SEOUL, South Korea – SEOUL, South Korea (AP) — World stock markets were mixed Tuesday despite another gain on Wall Street as the dollar retreated to a new 15-year low against the yen and Japan's prime minister survived a leadership challenge. The Chinese yuan hit another high and the euro also rose.
Japan's Nikkei 225 stock average fell 0.2 percent to 9,299.31 points. After the market closed, Prime Minister Naoto Kan was re-elected president of the Democratic Party, defeating a challenge by veteran power-broker Ichiro Ozawa.
The victory means Kan, who has been in office three months, will remain in power, providing some continuity for a country that has seen five leadership changes in the past four years, and is dealing with a surging currency and a spat with China over disputed islands.
The dollar touched 83.09 yen, its second 15-year low of the day, after the result was announced before recovering slightly to 83.26 yen in late afternoon trading. The U.S. currency stood at 83.71 yen late Monday in New York.
"Investors were speculating that if Ozawa won, Japan would intervene to boost the dollar," said Yu Yokoi, a foreign exchange dealer at Mizuho Bank. "But Ozawa lost, and investors quickly reacted to it as the scenario of dollar-supporting intervention is less likely."
Both Kan and Ozawa have made comments hinting at possible intervention, though Ozawa's were seen as stronger in tone.
The dollar began faltering overnight in New York where investors sought out riskier bets on signs that growth in China is picking up.
In Tokyo, automakers and tech shares were hit by the yen's climb, which prompted selling in exporters. The strong yen can erode their foreign-earned income when it is repatriated to Japan.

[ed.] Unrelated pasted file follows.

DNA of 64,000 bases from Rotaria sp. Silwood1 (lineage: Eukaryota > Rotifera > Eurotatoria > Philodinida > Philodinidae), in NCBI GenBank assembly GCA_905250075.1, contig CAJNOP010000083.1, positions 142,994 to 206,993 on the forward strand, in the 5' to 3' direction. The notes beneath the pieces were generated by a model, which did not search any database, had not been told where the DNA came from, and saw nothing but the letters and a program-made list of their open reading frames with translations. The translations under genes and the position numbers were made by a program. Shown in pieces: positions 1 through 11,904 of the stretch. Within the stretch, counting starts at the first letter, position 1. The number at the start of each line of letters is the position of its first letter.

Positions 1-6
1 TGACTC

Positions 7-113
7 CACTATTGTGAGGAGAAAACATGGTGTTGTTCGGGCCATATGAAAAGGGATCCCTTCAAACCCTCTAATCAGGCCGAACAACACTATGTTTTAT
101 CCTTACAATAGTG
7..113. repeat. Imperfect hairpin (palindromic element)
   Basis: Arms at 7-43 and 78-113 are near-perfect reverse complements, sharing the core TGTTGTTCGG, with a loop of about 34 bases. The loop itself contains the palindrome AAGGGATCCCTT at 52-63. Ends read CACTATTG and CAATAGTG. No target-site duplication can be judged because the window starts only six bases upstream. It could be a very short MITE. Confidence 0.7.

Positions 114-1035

Toyota Motor Corp. was down 1.7 percent to 2,899 yen and Sony Corp. lost 0.7 percent to 2,494 yen. Toshiba Corp. fell 1.0 percent to 396 yen.
China's currency, meanwhile, hit a new high against the dollar for the third straight trading day as U.S. lawmakers prepared for hearings on Beijing's foreign exchange policies.
China's central bank set the yuan-dollar parity rate at 6.7378 on Tuesday, after putting it at 6.7509 on Monday and 6.7625 on Friday. The yuan closed at 6.7618 on Monday.
By late Tuesday, the yuan was trading at 6.7455 to the dollar, after hitting a low of 6.7446.
In New York Monday, the Dow Jones industrial average added 81.36 points, or 0.8 percent, to finish at 10,544.13, its eighth gain in the past nine sessions. Broader indexes also rose.
That failed to provide much momentum to Asia, however, where gains were limited. Hong Kong's Hang Seng index managed to advance just 0.2 percent to 21,696.04.
"The rise was blunted by profit-taking," said Francis Lun, general manager of Fulbright Securities in Hong Kong.
Shanghai's benchmark stock index eked out a marginal increase of less than 0.1 percent to 2,688.52, while Australia's rose 0.3 percent to 4,626.50. India's Sensex, the strongest regional performer, gained 0.8 percent to 19,351.65.
South Korea's Kospi, meanwhile, fell 0.2 percent to 1,815.25.
In Europe, stocks slumped in early trading.
The FTSE 100 index of leading British shares fell 0.2 percent to 5,553.27. Germany's DAX declined 0.4 percent to 6,237.09 and France's CAC-40 retreated 0.2 percent to 3,758.77.
The euro, meanwhile, rose to $1.2889 from $1.2860 in New York on Monday.
U.S. stocks rose after global regulators agreed to new rules for how much money banks must keep in reserves and China reported industrial production rose.
Also fueling investor confidence were a flurry of new takeovers, seen as a sign of corporate optimism.
Hewlett-Packard Co. agreed to purchase security software provider ArcSight Inc. and Dollar Thrifty Automotive Group Inc. said it accepted Hertz Global Holdings Inc.'s acquisition offer.
Associated Press writers Malcolm Foster, Mari Yamaguchi and Shino Yuasa in Tokyo and Elaine Kurtenbach in Shanghai contributed to this report.
(This version CORRECTS the number of days yuan has risen.)